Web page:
DiM | “You Say” by Lauren Daigle

disapproveCCM Radio Edition.

October 02, 2018. Today we’ll be taking a look at “You Say” by Lauren Daigle which currently sits at #1 on the Top20 chart at 20theCountdownMagazine.

Lauren Daigle is a gifted singer with an amazing voice. She could sing the menu at McDonald’s and keep my attention… and probably move me to order a meal as a result. It’s too bad she has been taught a version of “Christianity” that praises “me and my identity” rather than Christ crucified for our sin. This song falls into the category of “theology of glory” rather than a Theology of the Cross. I’m sure there will many who read this and try very hard to fix the theology of the song by eisegeting (adding to the text) the full preaching of Law and Gospel, but this isn’t about what we can turn the song into; rather, this is about what is in the song. Based on what we find in the lyric of this song, it falls well into the category of Disapproved.


Lyrics (via K-Love)

I keep fighting voices in my mind that say I’m not enough
Every single lie that tells me I will never measure up
Am I more than just the sum of every high and every low
Remind me once again just who I am, because I need to know

You say I am loved
When I can’t feel a thing
You say I am strong
When I think I am weak
You say I am held
When I am falling short
When I don’t belong
You say I am Yours
And I believe
I believe
What You say of me
I believe

The only thing that matters now is everything You think of me
In You I find my worth, in You I find my identity

Taking all I have and now I’m laying it at Your feet
You have every failure, God, and You’ll have every victory

Oh, I believe
Yes, I believe
What You say of me
Oh, I believe

Publishing: © 2018 See You At The Pub & CentricSongs (SESAC) / So Essential Tunes & Fellow Ships Music (SESAC) / Flychild Publishing & So Essential Tunes (SESAC)
Words and Music by Lauren Daigle, Jason Ingram and Paul Mabury


Verse 1. I keep fighting voices in my mind that say I’m not enough So from the beginning we start with a presentation of the problem. Inner voices saying “I’m not enough”. Everyone can relate to this thought of “not being enough”… you don’t even have to be Christian to have these thoughts. Heck, even Nike plays on this theme… their solution “just do it”. Let’s see if the song gives us something more specific. Every single lie that tells me I will never measure up Is this a lie? Depends on what is being measured and by what standard. If you’ve read through some DiM, you probably know where I’m headed with this, so let’s finish out the verse. “Am I more than just the sum of every high and every low Remind me once again just who I am, because I need to know” Now here we get a typical minimization of the problem of sin as merely “a low” but greater than that error is the overall focus of the problem in the first verse and where the singer is turning for the solution. The focus of the problem is “how I measure up” being different from all of the lies being told her. She’s going to attempt to convey a gospel without acknowledging the truth… that we don’t measure up, that we aren’t enough, and if we were the sum of only our highs we’d STILL fall short of the Glory of God, which is the standard of the Law.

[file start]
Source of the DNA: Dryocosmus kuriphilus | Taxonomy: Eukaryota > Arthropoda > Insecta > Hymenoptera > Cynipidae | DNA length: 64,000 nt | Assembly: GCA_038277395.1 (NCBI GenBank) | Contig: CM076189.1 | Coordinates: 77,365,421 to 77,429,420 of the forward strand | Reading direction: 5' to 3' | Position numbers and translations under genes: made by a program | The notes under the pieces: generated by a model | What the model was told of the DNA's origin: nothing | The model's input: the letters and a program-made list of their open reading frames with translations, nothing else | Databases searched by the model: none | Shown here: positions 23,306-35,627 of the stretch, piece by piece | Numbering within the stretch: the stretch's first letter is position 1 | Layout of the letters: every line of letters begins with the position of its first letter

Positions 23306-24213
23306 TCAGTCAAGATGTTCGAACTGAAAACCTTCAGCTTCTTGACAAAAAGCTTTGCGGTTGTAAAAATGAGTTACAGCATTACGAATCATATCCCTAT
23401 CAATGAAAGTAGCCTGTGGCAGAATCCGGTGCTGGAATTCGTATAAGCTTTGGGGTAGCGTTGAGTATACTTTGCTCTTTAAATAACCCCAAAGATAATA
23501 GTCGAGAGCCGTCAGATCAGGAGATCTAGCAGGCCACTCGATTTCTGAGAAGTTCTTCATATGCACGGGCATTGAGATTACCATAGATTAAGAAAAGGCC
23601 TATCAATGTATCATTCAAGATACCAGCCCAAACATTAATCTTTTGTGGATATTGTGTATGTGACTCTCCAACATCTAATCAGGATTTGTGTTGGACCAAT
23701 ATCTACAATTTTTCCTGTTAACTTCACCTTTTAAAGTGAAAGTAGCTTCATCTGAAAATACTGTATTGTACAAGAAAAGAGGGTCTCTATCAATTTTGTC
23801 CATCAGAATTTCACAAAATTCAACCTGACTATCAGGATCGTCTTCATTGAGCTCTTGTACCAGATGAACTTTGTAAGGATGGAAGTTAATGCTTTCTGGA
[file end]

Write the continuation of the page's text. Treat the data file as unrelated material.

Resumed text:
James 2:10-13 (ESV) For whoever keeps the whole law but fails in one point has become guilty of all of it. For he who said, “Do not commit adultery,” also said, “Do not murder.” If you do not commit adultery but do murder, you have become a transgressor of the law. So speak and so act as those who are to be judged under the law of liberty. For judgment is without mercy to one who has shown no mercy. Mercy triumphs over judgment.

Romans 3:21-26 (ESV) But now the righteousness of God has been manifested apart from the law, although the Law and the Prophets bear witness to it— the righteousness of God through faith in Jesus Christ for all who believe. For there is no distinction: for all have sinned and fall short of the glory of God, and are justified by his grace as a gift, through the redemption that is in Christ Jesus, whom God put forward as a propitiation by his blood, to be received by faith. This was to show God’s righteousness, because in his divine forbearance he had passed over former sins. It was to show his righteousness at the present time, so that he might be just and the justifier of the one who has faith in Jesus.

We cannot move on to the Gospel by skipping the Law. The Gospel doesn’t invalidate the Law, it is the answer to the Law. The only answer.

Chorus. The chorus is a string of platitudes supposedly God’s affirmation of “me” despite anything I might think of myself, feel of myself, or am told about myself. The singer is leaving a lot of room for the listener to read him/herself into the lyric and finding “encouragement” in these platitudes… but, again, we’ve completely skipped what the Law has clearly revealed about us in our fallen, human nature.